Fellorick had a German talking spell
"On the front of the spell book it should
have the magic symbol of witchcraft, the
pentagram. But the guy who was making
the model found that doing two triangles
overlaid on one another was a lot easier
to make so he slapped the Star of David
on the front of it."
He giggles as he remembers: "That
brought claims that it was an anti-
Semitic show. I think they were
reassured that it was absolutely nothing
of the kind."
Cosgrove (left), Hall and Jason collected
numerous Baftas for their animation series
Cosgrove Hall's back catalogue also
includes Roald Dahl's The BFG; Engie
Benjy; and Kenny Everett's animated
space adventure Captain Kremmen; as
well as several animated episodes of
Doctor Who.
But Danger Mouse remains its most
enduring character.
Sir David Jason created his voice,
imbuing the masked rodent with a high-
handed manner that turned the most
innocent of phrases - "Good grief!" - into
an instant catchphrase.
He also played the show's narrator, a
character in his own right who became
increasingly exasperated with having to
say "meanwhile" as he linked the show's
Sir David, now 73, says: "I was first
attracted to Danger Mouse by the
standard of character animation - I feel
very fortunate to have been a part of the
creative process of these two fantastic
"For their adaptation of The Wind in the
Willows, I was originally cast as Rat but I
really felt that I wanted to offer them a
different take on Toad.
"As manipulative as he was, I always felt
that Toad must have a softer side in
order to attract such nice friends and so
I tried to make him more of a loveable
rogue. Brian and Mark listened to my
interpretation and thankfully agreed that
I should play Toad instead.
"We always had such a successful
working relationship coupled with such
fun which we hope came through in the
various animations we made together."
Sir David is not the only famous alumnus
of the studio - Bernard Sumner of Joy
Division and New Order worked there
from 1976 to 1979; while The Stone
Roses guitarist, John Squire, made
models for The Wind In The Willows.
The company ran into trouble in 1991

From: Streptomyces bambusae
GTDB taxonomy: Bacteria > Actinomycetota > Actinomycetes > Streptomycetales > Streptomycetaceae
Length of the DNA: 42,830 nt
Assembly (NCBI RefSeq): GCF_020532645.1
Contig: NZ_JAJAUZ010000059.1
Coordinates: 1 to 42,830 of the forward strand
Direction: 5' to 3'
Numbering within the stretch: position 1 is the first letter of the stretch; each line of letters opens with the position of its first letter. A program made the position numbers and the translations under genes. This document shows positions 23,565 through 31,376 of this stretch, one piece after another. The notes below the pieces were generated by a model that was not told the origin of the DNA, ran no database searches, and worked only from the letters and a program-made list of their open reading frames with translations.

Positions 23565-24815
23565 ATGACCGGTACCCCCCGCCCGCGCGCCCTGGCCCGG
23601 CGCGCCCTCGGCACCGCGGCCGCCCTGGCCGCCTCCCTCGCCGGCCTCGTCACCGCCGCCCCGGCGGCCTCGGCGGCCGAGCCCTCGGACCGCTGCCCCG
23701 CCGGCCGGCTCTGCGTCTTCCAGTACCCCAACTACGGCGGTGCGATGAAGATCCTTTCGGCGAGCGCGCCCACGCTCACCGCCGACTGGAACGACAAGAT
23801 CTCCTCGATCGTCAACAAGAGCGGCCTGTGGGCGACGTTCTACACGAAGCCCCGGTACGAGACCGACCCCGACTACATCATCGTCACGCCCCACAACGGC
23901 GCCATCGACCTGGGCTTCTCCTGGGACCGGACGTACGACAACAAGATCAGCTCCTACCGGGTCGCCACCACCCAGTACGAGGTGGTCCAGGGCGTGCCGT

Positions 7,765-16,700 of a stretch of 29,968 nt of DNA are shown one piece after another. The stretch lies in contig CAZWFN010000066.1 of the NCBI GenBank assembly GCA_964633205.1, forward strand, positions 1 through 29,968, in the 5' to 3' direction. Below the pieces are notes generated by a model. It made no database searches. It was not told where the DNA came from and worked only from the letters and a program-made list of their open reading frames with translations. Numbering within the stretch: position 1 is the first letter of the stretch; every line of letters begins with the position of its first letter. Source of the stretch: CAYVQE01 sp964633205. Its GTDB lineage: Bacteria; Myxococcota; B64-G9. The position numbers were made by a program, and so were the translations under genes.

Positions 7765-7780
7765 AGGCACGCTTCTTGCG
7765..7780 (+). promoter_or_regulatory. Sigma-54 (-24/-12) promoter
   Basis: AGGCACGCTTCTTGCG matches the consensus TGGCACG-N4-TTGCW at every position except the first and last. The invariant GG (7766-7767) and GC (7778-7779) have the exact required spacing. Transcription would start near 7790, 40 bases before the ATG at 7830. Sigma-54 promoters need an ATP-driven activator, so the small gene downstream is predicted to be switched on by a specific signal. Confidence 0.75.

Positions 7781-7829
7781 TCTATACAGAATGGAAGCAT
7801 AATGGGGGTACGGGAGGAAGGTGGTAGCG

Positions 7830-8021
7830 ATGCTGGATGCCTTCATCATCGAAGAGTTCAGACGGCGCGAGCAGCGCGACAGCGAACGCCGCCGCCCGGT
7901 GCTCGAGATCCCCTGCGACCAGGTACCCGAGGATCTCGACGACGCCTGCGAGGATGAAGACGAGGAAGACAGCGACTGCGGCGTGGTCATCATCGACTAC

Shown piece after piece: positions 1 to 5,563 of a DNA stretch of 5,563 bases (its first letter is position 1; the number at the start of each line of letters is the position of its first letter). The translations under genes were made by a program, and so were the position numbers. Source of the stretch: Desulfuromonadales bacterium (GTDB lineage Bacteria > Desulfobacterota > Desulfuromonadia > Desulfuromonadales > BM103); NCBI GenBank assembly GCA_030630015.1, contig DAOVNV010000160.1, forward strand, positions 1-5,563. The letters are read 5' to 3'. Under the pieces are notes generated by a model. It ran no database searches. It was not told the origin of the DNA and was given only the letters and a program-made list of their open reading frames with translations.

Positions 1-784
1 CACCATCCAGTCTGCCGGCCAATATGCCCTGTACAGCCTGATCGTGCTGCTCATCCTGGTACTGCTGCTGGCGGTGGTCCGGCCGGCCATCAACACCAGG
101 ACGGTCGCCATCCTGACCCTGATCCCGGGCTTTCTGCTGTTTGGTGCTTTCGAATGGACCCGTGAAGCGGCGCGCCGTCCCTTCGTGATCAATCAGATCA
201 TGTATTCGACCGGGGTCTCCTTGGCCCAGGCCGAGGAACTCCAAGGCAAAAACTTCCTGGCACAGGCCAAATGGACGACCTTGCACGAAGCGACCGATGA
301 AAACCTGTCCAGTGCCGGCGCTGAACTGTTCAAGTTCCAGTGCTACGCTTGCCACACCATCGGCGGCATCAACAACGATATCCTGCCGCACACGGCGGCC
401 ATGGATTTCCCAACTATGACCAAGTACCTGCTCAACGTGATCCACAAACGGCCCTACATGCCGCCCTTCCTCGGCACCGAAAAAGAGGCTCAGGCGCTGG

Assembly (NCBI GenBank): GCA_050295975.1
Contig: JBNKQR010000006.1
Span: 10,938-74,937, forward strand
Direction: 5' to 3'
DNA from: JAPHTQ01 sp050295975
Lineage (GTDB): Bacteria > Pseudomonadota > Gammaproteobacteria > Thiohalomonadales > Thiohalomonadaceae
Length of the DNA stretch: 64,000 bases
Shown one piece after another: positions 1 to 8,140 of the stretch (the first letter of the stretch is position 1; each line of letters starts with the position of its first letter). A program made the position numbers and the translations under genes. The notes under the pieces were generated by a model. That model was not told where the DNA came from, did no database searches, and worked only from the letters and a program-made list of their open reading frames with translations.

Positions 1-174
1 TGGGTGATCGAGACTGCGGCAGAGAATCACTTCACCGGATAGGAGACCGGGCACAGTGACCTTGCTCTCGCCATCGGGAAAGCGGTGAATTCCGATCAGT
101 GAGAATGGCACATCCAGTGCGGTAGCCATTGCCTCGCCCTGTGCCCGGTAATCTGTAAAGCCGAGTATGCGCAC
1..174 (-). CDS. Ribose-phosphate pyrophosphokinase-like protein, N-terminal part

when its parent company Thames
Television lost its London ITV franchise
and was forced to sell it off.
Anglia TV bought Cosgrove Hall but it
retained only a handful of staff, and
began to shift its emphasis.
Chris Bowman, a former executive
producer, says they began to create
animation for other TV productions, like
Postman Pat; Fifi and the Flowertots; and
Roary the Racing Car, and saw "a second
golden age".
Wind In The Willows was one of Cosgrove
Hall's biggest successes
They were also entrusted by the BBC to
make updated versions of Noddy, Andy
Pandy and Bill and Ben.
Professor Wells says: "They weren't
frightened of taking what you might call
iconic children's entertainment vehicles
like Bill and Ben and remaking them."
The company also created the BBC's first
cartoon webcast and made the animated
ushers who greeted visitors to the
Millennium Dome exhibition in London.
In 2008, ITV decided to pull the plug on
Cosgrove Hall and sell off its studios.
Professor Wells says the company was a
bit slow to react to the multi-channel
world and the growth in imports of US
cartoons like Ren and Stimpy.
Those "were a little more excessive, a
little more adult, looking at a teenage
crossover market, and Cosgrove Hall
didn't react efficiently enough."
When the old Cosgrove Hall studios in
Chorlton closed in 2010 dozens of
former workers, including Purves,
turned up to say goodbye.
Hall died of cancer, in 2011, aged 74.
By then the studios had been
demolished, to make way for retirement
But it appears the story is not quite over.
Last month, it was announced that
Cosgrove Hall Fitzpatrick Entertainment
was moving into a business park in
Didsbury, Manchester, and taking on 40
animators and graphic designers, with
plans for a further 70 jobs.